Dilcher [6, Corollary 1] showed that the sequence of Bernoulli polynomials converges uniformly on compact subsets of \(\mathbb {C}\) to the sine or cosine functions. This implies, in particular, the asymptotic formulas
$$\begin{aligned} B_{2n}(x)\sim & {} 2(2\pi )^{-2n}(2n)!(-1)^{n-1}\cos (2\pi x),\\ B_{2n+1}(x)\sim & {} 2(2\pi )^{-(2n+1)}(2n+1)!(-1)^{n-1}\sin (2\pi x), \end{aligned}$$
for real x as \(n\rightarrow \infty \).

As an application of our Theorems 1.2 and 1.3, the following asymptotic relations for Zagier polynomials are obtained here.

Corollary 1.4

Let \(0<x<1\). For \(x\ne \frac{1}{4},\frac{3}{4}\), as \(n \rightarrow \infty \),
$$\begin{aligned} B_{2n}^{*}(x)&\sim (-1)^{n} \pi Y_{2n}(4 \pi ) \cos ( 2 \pi x), \end{aligned}$$
(1.15)
and
$$\begin{aligned} B_{2n}^{*}\left( \frac{1}{4}\right) \sim (-1)^{n+1} \pi Y_{2n}(8 \pi )\sim B_{2n}^{*}\left( \frac{3}{4}\right) . \end{aligned}$$
Also for \(x\ne \frac{1}{2}\), as \(n\rightarrow \infty \),
$$\begin{aligned} B_{2n+1}^{*}(x) \sim (-1)^{n} \pi Y_{2n+1}(4 \pi ) \sin ( 2 \pi x). \end{aligned}$$

Lastly, we obtain a Zagier-type formula linking an infinite series involving \(Y_{2n}(8\pi m)\) with \(B_{2n}^{*}\left( -\frac{3}{2}\right) \) and \(B_{2n}^{*}\). This formula is similar in flavor to Zagier’s formula (1.7). The genesis of this formula is explained in Sect. 8.

Theorem 1.5

Let \(Y_{n}(z)\), \(U_n(x)\) be defined as before. The identity
$$\begin{aligned} B_{2n}^{*}\left( -\frac{3}{2}\right) +B_{2n}^{*}= & {} 2\sum _{m=1}^{\infty }\left( (-1)^{n}\pi Y_{2n}(8\pi m)+\frac{1}{2\sqrt{2m}}\right) \\&-\,n-\frac{1}{2}\left( U_{2n-1}\left( \frac{1}{4}\right) +U_{2n-1}\left( \frac{3}{4}\right) \right) -\frac{1}{\sqrt{2}}\zeta \left( \frac{1}{2}\right) \\&+\,\frac{1}{2^{4n-1}}\sum _{m=1}^{\infty }\frac{\left( m+4-\sqrt{m(m+8)}\right) ^{2n}}{\sqrt{m(m+8)}} \end{aligned}$$
is true for all \(n\in \mathbb {N}\).

This paper is organized as follows. The preliminary results are collected in Sect. 2. Theorem 1.2 is proved in Sect. 3. We do not give the proof of Theorem 1.3 since the approach is similar to that of Theorem 1.2. Section 4 is devoted to deriving Zagier’s formula (1.7) as a special case of Theorem 1.2. Similarly, Sect. 5 contains proof of the 6-periodicity of \(B_{2n+1}^{*}\) resulting from Theorem 1.3. The asymptotic property of the even-indexed Zagier polynomials is proved in Sect. 6. The corresponding proof for the odd-indexed Zagier polynomials is omitted. The Zagier-type exact formula for \(B_{2n}^{*}\left( -\tfrac{3}{2}\right) +B_{2n}^{*}\) is derived in Sect. 7. Finally the paper concludes with three open problems discussed in Sect. 8.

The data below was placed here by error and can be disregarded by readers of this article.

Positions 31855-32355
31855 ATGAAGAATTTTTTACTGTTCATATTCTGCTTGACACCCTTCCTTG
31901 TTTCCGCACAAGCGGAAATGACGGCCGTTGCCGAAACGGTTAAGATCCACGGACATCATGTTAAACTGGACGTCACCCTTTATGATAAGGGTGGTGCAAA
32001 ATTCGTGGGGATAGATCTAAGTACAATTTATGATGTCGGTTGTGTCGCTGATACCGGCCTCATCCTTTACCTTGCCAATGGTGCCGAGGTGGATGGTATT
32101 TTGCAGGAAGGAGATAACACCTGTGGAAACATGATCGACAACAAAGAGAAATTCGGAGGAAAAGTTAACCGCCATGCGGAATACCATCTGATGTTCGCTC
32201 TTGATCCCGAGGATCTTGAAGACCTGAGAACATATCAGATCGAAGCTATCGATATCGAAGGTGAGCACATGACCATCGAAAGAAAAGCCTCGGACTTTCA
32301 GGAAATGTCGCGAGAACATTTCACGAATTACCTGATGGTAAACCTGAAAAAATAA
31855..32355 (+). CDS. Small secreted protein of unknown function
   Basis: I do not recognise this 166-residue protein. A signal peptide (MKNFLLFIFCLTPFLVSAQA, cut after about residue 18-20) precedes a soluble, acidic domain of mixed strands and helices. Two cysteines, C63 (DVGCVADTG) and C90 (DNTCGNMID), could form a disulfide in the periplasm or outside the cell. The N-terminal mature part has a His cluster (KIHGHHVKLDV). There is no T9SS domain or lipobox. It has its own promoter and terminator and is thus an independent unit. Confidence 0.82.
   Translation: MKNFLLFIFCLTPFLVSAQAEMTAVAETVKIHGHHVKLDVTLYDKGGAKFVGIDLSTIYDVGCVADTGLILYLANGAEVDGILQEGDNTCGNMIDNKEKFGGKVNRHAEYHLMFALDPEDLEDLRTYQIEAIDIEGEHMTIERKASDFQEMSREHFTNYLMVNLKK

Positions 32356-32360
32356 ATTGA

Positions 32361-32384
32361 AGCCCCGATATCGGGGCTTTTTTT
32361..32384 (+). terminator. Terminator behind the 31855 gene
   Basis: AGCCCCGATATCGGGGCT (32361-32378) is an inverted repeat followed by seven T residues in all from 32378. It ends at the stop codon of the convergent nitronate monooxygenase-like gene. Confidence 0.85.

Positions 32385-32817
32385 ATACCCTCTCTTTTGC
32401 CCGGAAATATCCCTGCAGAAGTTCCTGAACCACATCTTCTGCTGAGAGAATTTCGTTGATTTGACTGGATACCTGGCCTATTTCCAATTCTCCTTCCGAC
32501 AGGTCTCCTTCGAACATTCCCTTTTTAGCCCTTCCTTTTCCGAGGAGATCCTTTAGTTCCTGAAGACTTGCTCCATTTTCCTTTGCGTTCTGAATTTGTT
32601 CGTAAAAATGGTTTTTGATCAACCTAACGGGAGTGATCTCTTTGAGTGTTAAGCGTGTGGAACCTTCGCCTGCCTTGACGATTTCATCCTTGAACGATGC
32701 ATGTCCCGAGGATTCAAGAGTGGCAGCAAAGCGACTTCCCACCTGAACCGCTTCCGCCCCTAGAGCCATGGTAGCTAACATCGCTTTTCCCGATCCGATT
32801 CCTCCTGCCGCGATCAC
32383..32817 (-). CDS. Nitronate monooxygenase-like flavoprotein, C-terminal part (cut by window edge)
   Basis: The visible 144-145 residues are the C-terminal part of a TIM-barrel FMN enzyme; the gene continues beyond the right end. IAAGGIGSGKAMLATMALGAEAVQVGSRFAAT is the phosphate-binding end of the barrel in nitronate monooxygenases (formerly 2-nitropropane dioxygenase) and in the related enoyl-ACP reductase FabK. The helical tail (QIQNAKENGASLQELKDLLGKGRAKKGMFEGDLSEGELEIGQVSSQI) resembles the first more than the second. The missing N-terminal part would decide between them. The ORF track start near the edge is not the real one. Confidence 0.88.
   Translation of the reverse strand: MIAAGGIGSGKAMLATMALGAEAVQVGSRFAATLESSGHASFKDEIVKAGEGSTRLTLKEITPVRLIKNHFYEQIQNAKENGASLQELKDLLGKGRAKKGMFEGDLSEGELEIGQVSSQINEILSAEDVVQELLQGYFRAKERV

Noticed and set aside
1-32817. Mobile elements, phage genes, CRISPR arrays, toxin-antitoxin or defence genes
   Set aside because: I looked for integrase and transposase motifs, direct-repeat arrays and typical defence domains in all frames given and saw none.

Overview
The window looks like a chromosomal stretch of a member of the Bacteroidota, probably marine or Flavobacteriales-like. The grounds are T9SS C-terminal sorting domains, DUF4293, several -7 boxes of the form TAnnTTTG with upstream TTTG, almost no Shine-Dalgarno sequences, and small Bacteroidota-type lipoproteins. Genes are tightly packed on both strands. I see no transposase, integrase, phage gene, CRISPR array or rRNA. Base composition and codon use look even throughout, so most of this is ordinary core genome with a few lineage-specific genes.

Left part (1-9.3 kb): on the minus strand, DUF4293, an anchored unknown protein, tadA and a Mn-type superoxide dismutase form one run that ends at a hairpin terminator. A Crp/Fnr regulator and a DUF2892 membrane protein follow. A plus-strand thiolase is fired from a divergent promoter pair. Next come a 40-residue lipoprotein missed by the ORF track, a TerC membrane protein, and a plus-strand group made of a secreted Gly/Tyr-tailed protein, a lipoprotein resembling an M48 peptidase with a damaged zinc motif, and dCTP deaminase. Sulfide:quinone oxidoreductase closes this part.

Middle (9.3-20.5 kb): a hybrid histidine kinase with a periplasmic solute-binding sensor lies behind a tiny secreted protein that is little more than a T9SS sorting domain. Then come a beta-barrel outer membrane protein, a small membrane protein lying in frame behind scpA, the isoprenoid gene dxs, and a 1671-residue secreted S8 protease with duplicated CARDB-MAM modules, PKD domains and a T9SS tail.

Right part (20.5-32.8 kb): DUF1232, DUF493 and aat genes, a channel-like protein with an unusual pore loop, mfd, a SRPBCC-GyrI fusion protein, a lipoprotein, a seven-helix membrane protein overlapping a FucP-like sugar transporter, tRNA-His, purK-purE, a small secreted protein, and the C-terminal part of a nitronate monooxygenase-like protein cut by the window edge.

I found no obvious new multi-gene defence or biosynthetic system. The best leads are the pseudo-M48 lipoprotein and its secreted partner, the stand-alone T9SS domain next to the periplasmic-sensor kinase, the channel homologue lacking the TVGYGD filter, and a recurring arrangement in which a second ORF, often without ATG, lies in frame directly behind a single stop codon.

2 Preliminaries

The Bessel functions \(J_{\nu }(z)\), and \(Y_{\nu }(z)\) have the following asymptotic expansions for \(|z|\rightarrow \infty \) and \(|\arg z|<\pi \) [27, p. 199]:
$$\begin{aligned} J_{\nu }(z)\sim & {} \left( \frac{2}{\pi z}\right) ^{\tfrac{1}{2}}\bigg (\cos w\sum _{n=0}^{\infty }\frac{(-1)^n(\nu , 2n)}{(2z)^{2n}} -\sin w\sum _{n=0}^{\infty }\frac{(-1)^n(\nu , 2n+1)}{(2z)^{2n+1}}\bigg ),\nonumber \\ Y_{\nu }(z)\sim & {} \left( \frac{2}{\pi z}\right) ^{\tfrac{1}{2}}\bigg (\sin w\sum _{n=0}^{\infty }\frac{(-1)^n(\nu , 2n)}{(2z)^{2n}}+\cos w\sum _{n=0}^{\infty }\frac{(-1)^n(\nu , 2n+1)}{(2z)^{2n+1}}\bigg ). \end{aligned}$$
(2.1)
Here \(w=z-\tfrac{1}{2}\pi \nu -\tfrac{1}{4}\pi \) and \((\nu ,n)=\frac{\Gamma (\nu +n+1/2)}{\Gamma (n+1)\Gamma (\nu -n+1/2)}\).
Also, if \(\nu \rightarrow \infty \) through positive real values, then the asymptotic expansions of \(J_{\nu }(z)\) and \(Y_{\nu }(z)\) for a non-zero fixed z are given by [20, p. 231]
$$\begin{aligned} J_{\nu }(z)\sim & {} \frac{1}{\sqrt{2\pi \nu }}\left( \frac{ez}{2\nu }\right) ^{\nu },\nonumber \\ Y_{\nu }(z)\sim & {} -\sqrt{\frac{2}{\pi \nu }}\left( \frac{ez}{2\nu }\right) ^{-\nu }. \end{aligned}$$
(2.2)
The property [20, p. 222,10.4.1]
$$\begin{aligned} J_{-n}(z)=(-1)^nJ_{n}(z) \end{aligned}$$
for \(n\in \mathbb {N}\) will be used throughout the paper without mention. So will be the facts
$$\begin{aligned} J_{0}(0)=1, \quad J_{\nu }(0)=0, \end{aligned}$$
for Re\((\nu )>0\).
The Chebyshev polynomials of the first and second kinds are respectively defined for \(n\ge 0\) by the Binet formulas
$$\begin{aligned} T_{n}(x)= & {} \frac{( x + \sqrt{x^{2}-1} )^{n} + ( x - \sqrt{x^{2}-1})^{n}}{2},\nonumber \\ U_{n}(x)= & {} \frac{( x + \sqrt{x^{2}-1} )^{n+1} - ( x - \sqrt{x^{2}-1})^{n+1}}{2 \sqrt{x^{2}-1}}. \end{aligned}$$
(2.3)
They are alternatively given by
$$\begin{aligned} T_{n}(\cos \theta ) = \cos (n \theta ), \quad U_{n} ( \cos \theta ) = \frac{\sin ( (n+1) \theta )}{\sin \theta }. \end{aligned}$$
The Poisson summation formula [23, p. 60–61] states that if f(t) is continuous and of bounded variation on \([0,\infty )\), and if \(\int _{0}^{\infty }f(t)\, dt\) exists, then
$$\begin{aligned} f(0) + 2 \sum _{m=1}^{\infty } f(m) = 2 \int _{0}^{\infty } f(t) \, dt + 4 \sum _{m=1}^{\infty } \int _{0}^{\infty } f(t) \cos (2 \pi m t ) \, dt. \end{aligned}$$
(2.4)

3 Proof of Theorem 1.2